Let’s take a look at the quarry above Lower Baker Dam. It is a big semicircular bite taken out of the hillside, and measures about 900 feet E-W and 700 N-S. I estimate the walls to be about 200 feet high; I used my buddy Bob Mooers as scale for my initial estimate, and then verified the height on the topographic map. There are plenty of big blocks of limestone lying around in the talus at the base of the high quarry walls. Bedding structure is nicely revealed, especially on the eastern wall. Beds dip 50 degrees to the north, as mapped by Tabor and others (2003). I looked for fossils- crinoids are reported from this quarry. I only found a small bits and pieces. Perhaps you will have better luck. If you find something nice, send a photo via comment! Tabor and others (2003) adopt earlier work to assign a Mississippian (322-347 Ma = early Carboniferous) age to the limestones, based on these crinoid fossils.
The steep, back wall of the quarry has some curious – looking structures. The slabby rock has numerous steep fractures running up and down the cliff that angle
obliquely back into the rock, to the east. Looking very carefully at these fractures I saw fine grained, apparently cataclastic (meaning ‘broken up’) layers running along the trend of the fracture. I had to look in a number of places to get a good viewing angle to see that this feature was typical of many of these steep fractures. Further examination convinced me that this whole smoothish rock face is part of a shear (fault) structure, and the fractures are incremental slip surfaces. Subtle slickensides show that movement did occur along these fractures, although the rock tends to weather pretty easily and destroy the slicks. I had to look at a lot of fractures to be convinced this was what I was seeing. Please feel free to discuss via comments.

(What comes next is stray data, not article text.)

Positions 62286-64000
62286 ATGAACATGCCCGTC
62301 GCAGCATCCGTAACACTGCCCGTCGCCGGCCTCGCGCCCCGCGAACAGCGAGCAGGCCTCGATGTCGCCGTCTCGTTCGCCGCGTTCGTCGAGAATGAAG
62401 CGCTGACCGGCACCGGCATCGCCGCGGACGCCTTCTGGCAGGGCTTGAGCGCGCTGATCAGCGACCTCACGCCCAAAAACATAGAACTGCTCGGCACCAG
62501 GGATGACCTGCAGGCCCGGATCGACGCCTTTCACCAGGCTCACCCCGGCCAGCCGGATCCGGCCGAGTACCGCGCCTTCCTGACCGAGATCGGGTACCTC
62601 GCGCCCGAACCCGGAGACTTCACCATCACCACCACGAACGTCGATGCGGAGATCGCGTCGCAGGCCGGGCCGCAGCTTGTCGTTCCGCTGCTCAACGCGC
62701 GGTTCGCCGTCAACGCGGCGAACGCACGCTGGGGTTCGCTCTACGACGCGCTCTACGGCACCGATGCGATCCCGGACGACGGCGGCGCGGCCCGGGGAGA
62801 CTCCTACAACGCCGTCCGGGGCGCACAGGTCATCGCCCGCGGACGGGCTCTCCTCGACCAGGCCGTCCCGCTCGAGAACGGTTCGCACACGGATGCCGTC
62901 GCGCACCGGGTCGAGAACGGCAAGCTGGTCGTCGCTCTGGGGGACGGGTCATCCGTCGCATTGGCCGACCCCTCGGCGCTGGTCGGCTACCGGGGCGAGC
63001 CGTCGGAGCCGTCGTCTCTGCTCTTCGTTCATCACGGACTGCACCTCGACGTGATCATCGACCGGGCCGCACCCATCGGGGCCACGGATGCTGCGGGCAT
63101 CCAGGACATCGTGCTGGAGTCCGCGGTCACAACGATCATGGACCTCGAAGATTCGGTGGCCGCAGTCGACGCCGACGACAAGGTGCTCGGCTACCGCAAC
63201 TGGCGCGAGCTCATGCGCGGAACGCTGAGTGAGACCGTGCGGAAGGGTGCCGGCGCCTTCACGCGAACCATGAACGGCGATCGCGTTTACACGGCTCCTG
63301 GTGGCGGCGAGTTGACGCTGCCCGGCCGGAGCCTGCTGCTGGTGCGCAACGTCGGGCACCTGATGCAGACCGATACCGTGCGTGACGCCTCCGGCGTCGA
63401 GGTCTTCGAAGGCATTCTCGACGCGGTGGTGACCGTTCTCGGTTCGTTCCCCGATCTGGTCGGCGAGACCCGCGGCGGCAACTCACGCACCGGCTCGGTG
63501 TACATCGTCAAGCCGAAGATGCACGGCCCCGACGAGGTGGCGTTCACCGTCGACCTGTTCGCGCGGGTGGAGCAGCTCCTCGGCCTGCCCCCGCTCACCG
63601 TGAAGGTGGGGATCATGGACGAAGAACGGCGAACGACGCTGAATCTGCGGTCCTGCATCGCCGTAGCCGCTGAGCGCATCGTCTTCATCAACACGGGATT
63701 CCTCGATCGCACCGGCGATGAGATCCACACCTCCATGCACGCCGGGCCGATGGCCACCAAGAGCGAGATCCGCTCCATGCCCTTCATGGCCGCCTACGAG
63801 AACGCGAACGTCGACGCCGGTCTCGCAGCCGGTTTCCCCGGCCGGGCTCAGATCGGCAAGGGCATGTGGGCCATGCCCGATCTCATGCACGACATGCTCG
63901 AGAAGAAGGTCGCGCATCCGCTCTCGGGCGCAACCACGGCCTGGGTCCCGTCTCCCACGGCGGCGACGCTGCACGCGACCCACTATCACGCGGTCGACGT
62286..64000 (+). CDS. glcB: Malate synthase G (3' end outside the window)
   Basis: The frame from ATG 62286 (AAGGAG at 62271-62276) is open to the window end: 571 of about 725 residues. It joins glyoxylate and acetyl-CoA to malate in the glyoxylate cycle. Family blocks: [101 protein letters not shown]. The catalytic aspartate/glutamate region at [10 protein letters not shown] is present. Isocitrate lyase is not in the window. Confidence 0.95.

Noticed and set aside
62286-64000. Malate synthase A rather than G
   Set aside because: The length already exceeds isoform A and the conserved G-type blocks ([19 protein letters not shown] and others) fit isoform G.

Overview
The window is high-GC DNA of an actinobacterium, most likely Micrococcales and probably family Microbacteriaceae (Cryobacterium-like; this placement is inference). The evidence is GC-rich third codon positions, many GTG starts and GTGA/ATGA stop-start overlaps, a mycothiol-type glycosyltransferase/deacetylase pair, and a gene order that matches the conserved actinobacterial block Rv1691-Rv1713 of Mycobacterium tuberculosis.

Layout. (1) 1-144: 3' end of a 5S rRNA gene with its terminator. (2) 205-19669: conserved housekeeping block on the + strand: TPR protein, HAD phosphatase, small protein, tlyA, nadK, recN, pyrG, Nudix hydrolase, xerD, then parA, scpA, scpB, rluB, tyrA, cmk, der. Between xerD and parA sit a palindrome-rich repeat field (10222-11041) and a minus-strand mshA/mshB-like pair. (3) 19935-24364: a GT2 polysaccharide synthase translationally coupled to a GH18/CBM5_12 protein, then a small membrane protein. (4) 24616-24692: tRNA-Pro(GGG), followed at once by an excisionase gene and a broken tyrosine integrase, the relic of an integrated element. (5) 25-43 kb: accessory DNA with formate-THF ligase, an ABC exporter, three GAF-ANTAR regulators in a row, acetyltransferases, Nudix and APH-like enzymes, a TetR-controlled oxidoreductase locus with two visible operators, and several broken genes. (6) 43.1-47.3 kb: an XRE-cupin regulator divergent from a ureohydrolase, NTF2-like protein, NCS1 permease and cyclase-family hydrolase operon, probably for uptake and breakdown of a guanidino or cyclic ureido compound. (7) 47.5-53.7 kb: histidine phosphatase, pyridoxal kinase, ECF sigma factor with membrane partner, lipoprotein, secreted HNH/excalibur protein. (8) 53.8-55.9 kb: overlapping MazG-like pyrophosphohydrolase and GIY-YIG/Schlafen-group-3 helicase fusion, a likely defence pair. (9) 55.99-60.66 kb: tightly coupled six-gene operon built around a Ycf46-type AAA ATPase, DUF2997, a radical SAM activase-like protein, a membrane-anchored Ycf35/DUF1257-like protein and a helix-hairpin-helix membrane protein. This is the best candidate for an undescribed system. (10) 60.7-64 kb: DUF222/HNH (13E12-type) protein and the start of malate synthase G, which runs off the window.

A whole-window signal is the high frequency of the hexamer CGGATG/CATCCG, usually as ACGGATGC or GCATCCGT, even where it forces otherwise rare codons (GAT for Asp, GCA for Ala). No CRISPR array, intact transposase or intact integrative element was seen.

From limestone to cement and then to concrete
The other cool thing about this quarry is the ruins. I don’t know what the old concrete (but of COURSE!) structures were for. There is one that looks like it was some sort of an enclosed ramp, and another that might be related to getting product down to the lake for…barge shipment? To where, when there is such a good road? Research needed into this subject. Anybody? Go to the geology.com webpage to learn the basics of cement production, including the history of ancient cement, and modern portland cement. It is cement you buy to mix with sand or gravel in your wheelbarrow. The finished product is ‘concrete’.
A fascinating, nearly century – old publication that talks about cement resources in the state is:
Shedd, S., 1913, Cement Materials and Industry in the State of Washington: Washington Geological Survey Bulletin 4
The pamphlet is available on line– use the table of contents (page 5) to find Whatcom or Skagit counties. A description of the quarrying method used at the Lake Shannon quarry is found on page 220 and onward. I believe the quarry and limestone milling methods were changed in the years between publication of this pamphlet (1913) and the end of limestone quarrying here (1962).
Tabor, R., Haugerud, R., Hildreth, W., and Brown, E., 2003, Geologic map of the Mount Baker 30-by 60-minute quadrangle, Washington: Geologic Investigations Series I-2660. US Geological Survey. The map, cross sections and explanatory pamphlet are available online.